4. I was Ryan!! I didn't know how prolific these web sites were until I saw your program. I also ordered from them to feed my addiction to Tramadol. It ruined my marriage, and almost my career. I am not a teen, I am now 42 years old and there isn't a day that goes by that I don't think what could have happened. I now teach 8th grade English at a metro middle school in Oklahoma City.
Thank you for sharing Ryan's story. We shared it with our 16 year old daughter who we believe is experimenting with prescription medication. We too are shocked at how easy it is for children to get access to drugs. Rather it be school, the Internet, friends or all of the above.
5. Dear Francine: I definitely want to get on board with this issue and will contact my congressman.
I am actually not a youth. My story is that I was a 35 years old single mother with 9 years of sobriety from all mood altering substances when I started getting spam advertising "V I C O D I N" (just like that, all caps etc.). Of course, having been particularly fond of opiates but never really abusing them due to what I thought at the time was the difficulty of obtaining them, I checked out the sites. When I found that often no prescriptions were necessary, I was intrigued and began my relapse. I obtained codeine and ultram on line, neither as strong as vicodin or percocet but I would take up to 12 at a time. It was a nightmare. I was in school for a Masters degree in mental health counseling and would often be nodding out through class, and I'm ashamed to say, through my internship working with clients (I don't share this detail at a local level, due to the nature of the counseling profession). Eventually, I started drinking again as well and within a week my behavior was such that I was asked to take a leave from the grad program. This turned out to be a huge blessing because I did check myself into rehab and in my re-gained sobriety, I got my life back and so much more. Through what I can only call grace I did not lose my child, I did not get into an accident (which is so lucky because I was often very impaired when driving, again, I am deeply ashamed to say), I did not get arrested, and most importantly, I did not die (and leave my son motherless). But I so easily could have. Sometimes I felt like my heart muscle would burst. And although ultram is marketed as a narcotic alternative, it most certainly is addictive, induces a similar high, and is known to cause seizures, even at the prescribed level of one or two pills. I was very lucky and I shutter when I look back now, especially when I hear of stories such as your son's. I finished school and am working as counselor in the chemical dependency field. I love it because I understand my clients. For me, the story has a happy ending but so often I see in my work and elsewhere, it does not. I have lost several clients to oxycontin and other narcotics and that they are available on line still makes me insane with rage and frustration. And that these pharmacies continue to call me and tell me that my "medicine" is ready to be shipped out reminds me often of the nightmare. The scary thing is, this disease of addiction is something recovering addicts have to fight everyday, and on days where I'm vulnerable, I could be in great danger when these peddlers call me. This is VERY SERIOUS. I don't think I would have relapsed had I not received that spam email.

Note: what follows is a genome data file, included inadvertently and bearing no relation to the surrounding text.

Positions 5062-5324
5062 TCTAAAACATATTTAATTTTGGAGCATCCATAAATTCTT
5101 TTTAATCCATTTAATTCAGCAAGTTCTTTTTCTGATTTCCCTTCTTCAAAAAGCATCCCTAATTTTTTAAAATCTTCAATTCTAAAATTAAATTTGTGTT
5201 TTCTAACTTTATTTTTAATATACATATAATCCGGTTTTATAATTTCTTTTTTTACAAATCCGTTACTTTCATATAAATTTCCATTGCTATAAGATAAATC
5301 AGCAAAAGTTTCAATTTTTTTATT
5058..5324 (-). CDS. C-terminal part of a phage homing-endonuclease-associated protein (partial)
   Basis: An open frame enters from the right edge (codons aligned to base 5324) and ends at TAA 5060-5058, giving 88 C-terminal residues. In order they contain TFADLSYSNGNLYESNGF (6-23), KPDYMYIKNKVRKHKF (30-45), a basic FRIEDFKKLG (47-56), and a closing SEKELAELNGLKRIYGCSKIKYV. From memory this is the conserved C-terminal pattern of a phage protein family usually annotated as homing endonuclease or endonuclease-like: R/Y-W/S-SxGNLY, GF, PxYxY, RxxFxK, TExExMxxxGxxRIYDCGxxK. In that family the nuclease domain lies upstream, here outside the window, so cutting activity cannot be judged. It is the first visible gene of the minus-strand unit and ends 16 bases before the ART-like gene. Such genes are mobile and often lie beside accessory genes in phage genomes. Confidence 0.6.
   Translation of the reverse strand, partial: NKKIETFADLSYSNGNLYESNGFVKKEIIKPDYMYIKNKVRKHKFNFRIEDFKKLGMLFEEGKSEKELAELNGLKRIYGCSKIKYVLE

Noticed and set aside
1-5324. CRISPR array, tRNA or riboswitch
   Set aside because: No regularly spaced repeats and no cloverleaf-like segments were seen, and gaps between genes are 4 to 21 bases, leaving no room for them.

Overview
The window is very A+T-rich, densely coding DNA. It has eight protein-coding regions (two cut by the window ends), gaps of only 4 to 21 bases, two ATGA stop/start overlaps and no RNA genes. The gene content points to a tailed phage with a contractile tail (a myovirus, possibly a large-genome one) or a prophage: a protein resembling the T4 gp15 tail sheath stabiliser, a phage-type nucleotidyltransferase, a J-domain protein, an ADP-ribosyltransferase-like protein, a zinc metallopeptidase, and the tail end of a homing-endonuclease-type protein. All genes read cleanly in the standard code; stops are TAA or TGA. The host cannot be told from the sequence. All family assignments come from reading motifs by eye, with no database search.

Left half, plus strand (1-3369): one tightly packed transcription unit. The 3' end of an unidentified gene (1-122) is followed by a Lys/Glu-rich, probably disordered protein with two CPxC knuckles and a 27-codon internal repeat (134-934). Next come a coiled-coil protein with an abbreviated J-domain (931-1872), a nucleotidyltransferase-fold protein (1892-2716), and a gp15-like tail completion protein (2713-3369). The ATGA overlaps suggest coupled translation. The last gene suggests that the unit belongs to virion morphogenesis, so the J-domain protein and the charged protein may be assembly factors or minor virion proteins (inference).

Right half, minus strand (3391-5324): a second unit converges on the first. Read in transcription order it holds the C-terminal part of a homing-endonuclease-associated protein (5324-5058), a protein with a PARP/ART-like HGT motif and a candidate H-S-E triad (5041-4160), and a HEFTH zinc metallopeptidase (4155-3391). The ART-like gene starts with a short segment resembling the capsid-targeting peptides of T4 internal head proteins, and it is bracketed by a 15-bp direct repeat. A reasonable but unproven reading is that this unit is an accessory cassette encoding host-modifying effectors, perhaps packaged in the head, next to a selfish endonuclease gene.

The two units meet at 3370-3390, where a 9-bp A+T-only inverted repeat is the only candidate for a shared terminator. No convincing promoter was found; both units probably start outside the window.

I am so very sorry for your loss, Francine. God bless,